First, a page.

British Prime Minister Boris Johnson’s administration is “mired in foolishness” and could suffer the same fate as his Tory predecessor John Major 25 years ago, Liberal Democrat leader Ed Davey has warned.
After weeks of damaging stories about culture in Westminster, Mr Davey compared the situation to 1997, when he was first elected and the Tories crumbled against Tony Blair’s Labor Party.
‘The Conservative government had run out of steam, was not listening to people and was mired in foolishness and scandal,’ Mr Davey said.
“And when I talk to people on the doorstep, the biggest issue, actually, is the cost of living. And when you walk out of Westminster and you talk to people from across the country, they are quite alarmed that the Conservatives are so out of touch that they are raising taxes.
Local council elections across the UK tomorrow will follow revelations about anti-lockdown parties in No 10 and Whitehall, the resignation of Conservative MP Neil Parish for watching pornography in the House of Commons and the conviction of MP Imran Ahmad Khan for sexually assaulting a 15-year-old boy.
Mr. Davey added that, in another echo from 1997, it is the issue of household finances that is raised by voters.
“There were a lot of stealth taxes, remember, and we see that again; we are witnessing 15 tax hikes by the Conservatives, quite unfair hikes, in a period of crisis in the cost of living.
“So I haven’t seen anything like it since I’ve been in Parliament, but it reminds me of that time when the Tories completely lost touch.”
But while in 1997 Mr Blair and then Lib Dem leader Paddy Ashdown discussed at length the possibility of working together, Mr Davey insisted there was no more pact with Labour, although he welcomed Keir Starmer’s party shift to the centre.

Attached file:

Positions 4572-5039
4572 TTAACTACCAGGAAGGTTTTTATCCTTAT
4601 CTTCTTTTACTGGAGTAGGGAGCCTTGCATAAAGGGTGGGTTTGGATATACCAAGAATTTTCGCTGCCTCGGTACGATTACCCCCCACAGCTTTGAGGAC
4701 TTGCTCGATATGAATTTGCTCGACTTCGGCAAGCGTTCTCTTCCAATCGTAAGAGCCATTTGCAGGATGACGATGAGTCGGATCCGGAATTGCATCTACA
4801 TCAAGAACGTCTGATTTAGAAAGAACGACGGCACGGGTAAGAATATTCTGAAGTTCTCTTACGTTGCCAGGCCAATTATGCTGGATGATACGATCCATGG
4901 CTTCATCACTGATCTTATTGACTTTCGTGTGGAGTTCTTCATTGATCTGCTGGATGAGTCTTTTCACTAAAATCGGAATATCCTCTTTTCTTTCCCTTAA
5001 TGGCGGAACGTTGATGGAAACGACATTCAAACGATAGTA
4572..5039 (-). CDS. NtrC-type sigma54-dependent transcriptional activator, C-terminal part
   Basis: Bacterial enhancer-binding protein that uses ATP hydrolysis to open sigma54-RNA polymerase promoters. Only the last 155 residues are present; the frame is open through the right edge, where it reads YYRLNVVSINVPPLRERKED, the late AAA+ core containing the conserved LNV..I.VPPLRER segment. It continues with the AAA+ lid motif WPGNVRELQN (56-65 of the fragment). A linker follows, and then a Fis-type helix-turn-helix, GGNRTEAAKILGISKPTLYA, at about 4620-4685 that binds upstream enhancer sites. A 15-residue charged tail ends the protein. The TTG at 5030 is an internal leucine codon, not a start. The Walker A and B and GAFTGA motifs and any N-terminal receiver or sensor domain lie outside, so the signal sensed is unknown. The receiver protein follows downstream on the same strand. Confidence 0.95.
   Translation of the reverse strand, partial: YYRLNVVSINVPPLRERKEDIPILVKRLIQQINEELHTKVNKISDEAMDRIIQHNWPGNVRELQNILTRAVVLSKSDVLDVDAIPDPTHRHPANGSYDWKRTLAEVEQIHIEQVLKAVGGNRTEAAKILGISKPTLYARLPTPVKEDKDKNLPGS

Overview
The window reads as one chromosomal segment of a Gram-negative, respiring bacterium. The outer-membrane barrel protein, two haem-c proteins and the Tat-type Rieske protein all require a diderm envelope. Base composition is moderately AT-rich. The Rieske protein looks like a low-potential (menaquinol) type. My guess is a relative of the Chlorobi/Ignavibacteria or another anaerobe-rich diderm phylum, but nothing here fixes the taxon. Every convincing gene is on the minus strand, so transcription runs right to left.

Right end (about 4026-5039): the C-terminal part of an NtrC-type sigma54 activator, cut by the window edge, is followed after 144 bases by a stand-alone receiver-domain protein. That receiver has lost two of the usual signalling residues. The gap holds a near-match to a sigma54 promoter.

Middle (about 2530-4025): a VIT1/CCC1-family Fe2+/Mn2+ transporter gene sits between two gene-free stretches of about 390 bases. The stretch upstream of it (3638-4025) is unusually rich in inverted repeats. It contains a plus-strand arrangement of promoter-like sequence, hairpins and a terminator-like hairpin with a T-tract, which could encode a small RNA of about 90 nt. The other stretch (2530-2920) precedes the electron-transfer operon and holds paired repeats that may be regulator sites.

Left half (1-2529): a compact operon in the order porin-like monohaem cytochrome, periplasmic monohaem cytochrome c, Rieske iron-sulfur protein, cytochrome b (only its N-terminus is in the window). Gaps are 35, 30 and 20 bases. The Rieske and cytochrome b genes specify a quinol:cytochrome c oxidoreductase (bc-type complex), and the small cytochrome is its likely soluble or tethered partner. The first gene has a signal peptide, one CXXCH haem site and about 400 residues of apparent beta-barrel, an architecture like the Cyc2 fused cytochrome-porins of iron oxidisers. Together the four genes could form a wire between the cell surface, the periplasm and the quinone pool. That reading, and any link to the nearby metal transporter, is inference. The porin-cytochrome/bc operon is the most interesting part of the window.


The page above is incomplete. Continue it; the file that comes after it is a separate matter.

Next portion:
“I welcome politicians from all parties who share similar political positions, who change their political positions to be more aligned with us, of course I welcome that.
“And there is no doubt that Keir Starmer is much more in the center than [former Labour leader and Sir Keir’s predecessor] Jeremy Corbyn. I mean, this is not news. And I think it’s a good thing for British politics if people are more towards what I call the reformist centre.
The Tories have suggested local elections have seen Labor withdraw in areas such as the South West of England, where the Liberal Democrats pose the biggest threat, with Mr Davey’s party returning the favor in the North-east.
But he added: “There is no pact. There will be no pact.
He cited “very clear” evidence, with the Lib Dems taking on Labor in other parts of England and triumphing in by-elections in Chesham, Amersham and North Shropshire.
Mr Davey said he was relishing the prospect of another by-election in Tiverton and Honiton, with the safe Tory seat vacated by Mr Parish.
The Lib Dems will have to overturn a majority of 24,000 but the Lib Dem leader said: ‘It reminds me of the by-election in North Shropshire.
“There was a very rural community where conservatives had taken this for granted for decades. When we started knocking on doors in North Shropshire, people were talking about ambulance wait times, a health service in crisis, farmers feeling betrayed.
“I would expect there to be some in Tiverton and Honiton.”